First Second creators Faith Erin Hicks (“Friends With Boys,” “Nothing Can Possibly Go Wrong”), Lucy Knisley (“Relish”), Paul Pope (“Battling Boy”) and Gene Luen Yang (“The Shadow Hero,” “American Born Chinese”) joined senior editor Calista Brill on Sunday at Comic-Con International in San Diego to discuss the creative process and the world of publishing. The panel included two 2014 Eisner winners: Pope won Best Publication for Teens (Ages 13-17) with “Battling Boy,” published by First second, and Hicks won Best Publication for Kids (Ages 8-12) with “Adventures of Superhero Girl,” published by Dark Horse.
Established in 2006, First Second is an imprint of Macmillan Publishers, one of the “Big-5” trade publishers in the United States. Uniquely positioned between the comics scene and conventional publishing, First Second publishes with a focus on graphic novels for a young audience. “It’s a space that we’re really happy to be in because part of our raison d’etre is to introduce comics to book readers, and also to create graphic novels that have a very wide appeal to a very wide group of people,” explained Brill.
Brill asked the panelists to what extent they think about the eventual reader while creating their books. “Thinking about a particular audience is a fairly new experience for me,” Hicks said. Though her first comic, “Demonology 101,” featured teens facing the supernatural, she considers its appeal to a teen audience “more of a coincidence than anything.” She is currently working on a middle-grade series, “The Nameless City,” scheduled for a 2016 release, which has forced her to consider the younger audience. “Up until this point, I’ve just written and drawn books that I would personally like to read,” she said.
Knisley shared a similar experience. “Everyone should read what I want to read,” she joked. She was surprised that her books have found such a wide audience among both comics fans and foodies alike.
“When I started doing comics, I didn’t think about age demographics at all,” said Yang. But he has found a home in YA in recent years, between original projects and his work on the “Avatar: The Last Airbender” comics for Dark Horse. “I think I have a natural prudishness that keeps me from going beyond YA.”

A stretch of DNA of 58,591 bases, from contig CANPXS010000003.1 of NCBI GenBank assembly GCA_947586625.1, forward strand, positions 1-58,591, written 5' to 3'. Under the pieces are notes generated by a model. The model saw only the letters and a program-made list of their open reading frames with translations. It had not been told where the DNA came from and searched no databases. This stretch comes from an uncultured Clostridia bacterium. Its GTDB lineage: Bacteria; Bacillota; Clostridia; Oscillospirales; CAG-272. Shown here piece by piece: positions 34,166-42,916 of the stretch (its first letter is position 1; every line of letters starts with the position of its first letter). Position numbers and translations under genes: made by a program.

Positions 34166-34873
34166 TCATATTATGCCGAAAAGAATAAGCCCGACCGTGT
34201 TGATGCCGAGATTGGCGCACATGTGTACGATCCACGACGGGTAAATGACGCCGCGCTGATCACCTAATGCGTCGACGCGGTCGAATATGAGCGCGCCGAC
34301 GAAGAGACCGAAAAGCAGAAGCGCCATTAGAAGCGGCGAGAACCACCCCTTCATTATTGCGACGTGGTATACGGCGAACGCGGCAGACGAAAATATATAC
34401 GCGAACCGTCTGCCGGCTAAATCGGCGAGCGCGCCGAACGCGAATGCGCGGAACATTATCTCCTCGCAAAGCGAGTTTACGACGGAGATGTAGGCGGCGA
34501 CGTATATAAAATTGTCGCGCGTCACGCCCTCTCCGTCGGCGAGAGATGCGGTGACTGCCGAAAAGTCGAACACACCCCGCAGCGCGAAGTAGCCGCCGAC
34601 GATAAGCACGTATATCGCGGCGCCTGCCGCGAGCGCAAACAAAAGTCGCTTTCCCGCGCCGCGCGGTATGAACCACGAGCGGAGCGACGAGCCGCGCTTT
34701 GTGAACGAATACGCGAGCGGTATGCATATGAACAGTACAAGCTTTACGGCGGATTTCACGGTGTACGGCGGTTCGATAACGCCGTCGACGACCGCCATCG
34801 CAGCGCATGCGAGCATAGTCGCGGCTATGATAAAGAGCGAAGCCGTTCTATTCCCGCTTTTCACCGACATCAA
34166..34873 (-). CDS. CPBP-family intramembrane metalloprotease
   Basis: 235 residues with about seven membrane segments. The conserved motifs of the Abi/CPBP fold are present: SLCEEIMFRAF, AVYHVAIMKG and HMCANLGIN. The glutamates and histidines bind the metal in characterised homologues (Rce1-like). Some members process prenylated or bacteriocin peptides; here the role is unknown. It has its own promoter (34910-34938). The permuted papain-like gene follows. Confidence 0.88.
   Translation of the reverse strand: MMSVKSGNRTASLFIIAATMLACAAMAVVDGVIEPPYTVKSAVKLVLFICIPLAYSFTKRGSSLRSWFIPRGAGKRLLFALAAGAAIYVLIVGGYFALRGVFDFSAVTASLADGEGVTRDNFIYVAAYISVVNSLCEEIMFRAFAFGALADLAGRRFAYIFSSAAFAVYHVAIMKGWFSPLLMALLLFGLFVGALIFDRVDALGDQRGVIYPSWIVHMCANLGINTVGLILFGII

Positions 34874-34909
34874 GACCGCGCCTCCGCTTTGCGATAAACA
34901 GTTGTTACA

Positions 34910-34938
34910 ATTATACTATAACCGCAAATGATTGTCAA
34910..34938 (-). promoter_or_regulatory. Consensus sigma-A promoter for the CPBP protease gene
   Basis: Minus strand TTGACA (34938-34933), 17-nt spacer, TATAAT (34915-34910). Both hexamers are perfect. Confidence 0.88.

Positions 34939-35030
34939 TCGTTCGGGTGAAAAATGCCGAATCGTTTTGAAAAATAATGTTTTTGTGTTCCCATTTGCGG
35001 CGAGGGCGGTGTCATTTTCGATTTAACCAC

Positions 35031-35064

Pope was the only creator that set out to write for a younger audience. “I felt like there was one area lacking: comics made for kids that don’t use old characters or pander to kids.” He brought his idea for a kid superhero to First Second editorial director Mark Siegel, and it went on to become the Eisner Award-winning “Battling Boy.” A prequel to “Battling Boy,” “The Rise of Aurora West,” will be released September 30.
On the transition from self-publishing to working with a publisher, Hicks joked that she was surprised to have a career at all. “I started to get into comics for fun, and I never thought that I would be a professional.” She found working with a publisher to be, “terrifying at first, because I thought that eventually they would notice that I was a terrible cartoonist and they would fire me immediately!”
When moving from comics publishers to a book publisher, Yang was surprised by being paid an advance for his work. “When I worked with independent comic book publishers, I handed in my work, they printed it, they sold it, and if any money was to be made at the back end I would get a cut. It was kind of life changing when advances came into my life.”
Asked about influences and inspiration Pope said that, in addition to Moebius and Jack Kirby, one of his biggest inspirations was Carl Barks. “It’s so simple and it’s so universal. It’s almost mysterious how good he is, how consistent he is, how adaptable the material is to readers of every possible age.” He also cited Napoleon Hill’s “Think and Grow Rich” as a great influence on his working style.
Hicks said Jeff Smith’s “Bone” heavily influenced her. She found the series after she had already started creating her own comics, at the age of 21. “It was a revelation to me,” she said. “The artwork was astonishingly different from anything I had ever read, his pacing was incredible, and he had these wonderful female characters.”
Knisley explained that Hope Larson, creator of “Gray Horses,” influenced both her art and her career; the two met because of Knisley’s comic in a campus newspaper at the Art Institute of Chicago. “Not to discount her wonderful art and books, which I love and which have been a great influence to me, but just that act of sharing, of opening the fold to me, was one of the biggest influences. That was a major thing to happen to me: to sit at a table with Hope Larson and Brian Lee O’Malley when I was 19.”
Yang said his career was similarly influenced by a group of cartoonists from the San Francisco Bay area who gathered on Tuesday nights, including Derek Kirk Kim, Jesse Hamm, and Lark Pien. “That really was my art school,” he said.
All four creators reiterated how much their work had grown and improved over the courses of their careers as the First Second panel drew to a close.